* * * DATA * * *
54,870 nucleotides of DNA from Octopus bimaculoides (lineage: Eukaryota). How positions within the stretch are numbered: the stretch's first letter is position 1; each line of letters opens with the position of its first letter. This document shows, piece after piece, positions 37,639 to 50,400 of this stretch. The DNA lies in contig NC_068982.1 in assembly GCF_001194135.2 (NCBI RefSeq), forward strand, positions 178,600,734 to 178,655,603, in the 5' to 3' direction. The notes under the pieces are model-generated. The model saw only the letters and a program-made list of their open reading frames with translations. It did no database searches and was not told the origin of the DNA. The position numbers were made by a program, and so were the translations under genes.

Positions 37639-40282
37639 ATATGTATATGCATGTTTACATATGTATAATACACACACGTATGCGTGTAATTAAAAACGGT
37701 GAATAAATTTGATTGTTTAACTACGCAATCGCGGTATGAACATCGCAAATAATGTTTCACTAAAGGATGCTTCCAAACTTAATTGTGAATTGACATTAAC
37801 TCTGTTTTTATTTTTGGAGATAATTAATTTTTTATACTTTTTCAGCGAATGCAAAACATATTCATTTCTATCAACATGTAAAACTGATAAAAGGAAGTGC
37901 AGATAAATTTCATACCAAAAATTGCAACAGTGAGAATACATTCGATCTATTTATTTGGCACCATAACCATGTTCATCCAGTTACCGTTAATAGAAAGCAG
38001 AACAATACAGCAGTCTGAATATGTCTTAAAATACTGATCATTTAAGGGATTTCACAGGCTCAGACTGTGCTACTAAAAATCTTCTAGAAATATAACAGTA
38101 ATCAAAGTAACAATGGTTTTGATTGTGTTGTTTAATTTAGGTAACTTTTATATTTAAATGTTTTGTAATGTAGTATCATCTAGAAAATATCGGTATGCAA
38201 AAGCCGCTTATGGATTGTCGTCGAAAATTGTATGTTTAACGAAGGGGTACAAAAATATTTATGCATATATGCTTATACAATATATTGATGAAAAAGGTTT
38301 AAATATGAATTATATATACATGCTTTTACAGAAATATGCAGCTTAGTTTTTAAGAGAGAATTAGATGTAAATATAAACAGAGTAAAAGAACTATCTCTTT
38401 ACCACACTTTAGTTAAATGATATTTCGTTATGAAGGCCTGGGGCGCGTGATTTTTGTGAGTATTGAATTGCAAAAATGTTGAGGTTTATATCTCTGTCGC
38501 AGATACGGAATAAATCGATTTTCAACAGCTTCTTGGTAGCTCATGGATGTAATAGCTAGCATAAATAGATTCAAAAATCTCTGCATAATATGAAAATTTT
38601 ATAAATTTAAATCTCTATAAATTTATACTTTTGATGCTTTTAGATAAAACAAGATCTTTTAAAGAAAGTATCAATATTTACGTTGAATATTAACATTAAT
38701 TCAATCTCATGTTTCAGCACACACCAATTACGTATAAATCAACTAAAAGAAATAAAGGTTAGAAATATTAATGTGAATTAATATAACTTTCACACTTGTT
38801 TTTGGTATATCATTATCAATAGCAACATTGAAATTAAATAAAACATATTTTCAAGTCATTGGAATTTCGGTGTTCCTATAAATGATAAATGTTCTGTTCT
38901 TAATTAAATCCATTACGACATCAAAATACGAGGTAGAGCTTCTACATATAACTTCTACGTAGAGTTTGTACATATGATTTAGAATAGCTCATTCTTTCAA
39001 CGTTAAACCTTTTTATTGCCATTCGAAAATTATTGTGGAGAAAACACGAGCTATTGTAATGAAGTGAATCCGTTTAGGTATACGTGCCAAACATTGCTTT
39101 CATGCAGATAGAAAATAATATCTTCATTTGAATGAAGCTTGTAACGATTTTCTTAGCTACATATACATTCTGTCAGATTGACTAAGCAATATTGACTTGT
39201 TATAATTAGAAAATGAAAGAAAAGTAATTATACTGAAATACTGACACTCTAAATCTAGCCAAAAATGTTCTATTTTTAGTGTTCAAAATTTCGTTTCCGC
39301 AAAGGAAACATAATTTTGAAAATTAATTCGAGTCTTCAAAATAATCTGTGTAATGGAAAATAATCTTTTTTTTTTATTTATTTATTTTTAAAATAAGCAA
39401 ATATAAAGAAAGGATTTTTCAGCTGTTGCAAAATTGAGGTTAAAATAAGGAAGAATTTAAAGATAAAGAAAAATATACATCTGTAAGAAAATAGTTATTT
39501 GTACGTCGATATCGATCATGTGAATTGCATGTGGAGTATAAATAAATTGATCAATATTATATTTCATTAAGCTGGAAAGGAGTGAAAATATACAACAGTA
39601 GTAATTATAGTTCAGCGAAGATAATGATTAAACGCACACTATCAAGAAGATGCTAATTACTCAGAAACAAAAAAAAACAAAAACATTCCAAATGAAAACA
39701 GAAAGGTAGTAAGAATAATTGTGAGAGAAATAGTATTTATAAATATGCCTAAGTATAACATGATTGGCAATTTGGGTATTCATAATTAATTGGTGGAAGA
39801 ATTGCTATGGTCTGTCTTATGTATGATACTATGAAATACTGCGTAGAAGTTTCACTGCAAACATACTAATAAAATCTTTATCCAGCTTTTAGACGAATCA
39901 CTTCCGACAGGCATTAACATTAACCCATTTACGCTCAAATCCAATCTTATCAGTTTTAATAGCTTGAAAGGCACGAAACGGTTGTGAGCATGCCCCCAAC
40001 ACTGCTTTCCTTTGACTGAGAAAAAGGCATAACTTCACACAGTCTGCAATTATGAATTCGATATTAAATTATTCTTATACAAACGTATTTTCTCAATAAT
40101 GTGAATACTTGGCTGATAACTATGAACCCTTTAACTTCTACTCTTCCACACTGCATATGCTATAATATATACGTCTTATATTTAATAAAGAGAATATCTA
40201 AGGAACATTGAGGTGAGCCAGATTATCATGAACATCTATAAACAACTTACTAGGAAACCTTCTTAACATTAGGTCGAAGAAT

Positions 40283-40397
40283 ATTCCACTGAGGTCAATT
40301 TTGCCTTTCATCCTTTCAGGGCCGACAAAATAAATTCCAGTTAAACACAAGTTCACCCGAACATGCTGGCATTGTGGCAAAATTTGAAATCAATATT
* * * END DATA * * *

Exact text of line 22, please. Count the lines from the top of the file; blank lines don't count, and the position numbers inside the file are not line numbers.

39501 GTACGTCGATATCGATCATGTGAATTGCATGTGGAGTATAAATAAATTGATCAATATTATATTTCATTAAGCTGGAAAGGAGTGAAAATATACAACAGTA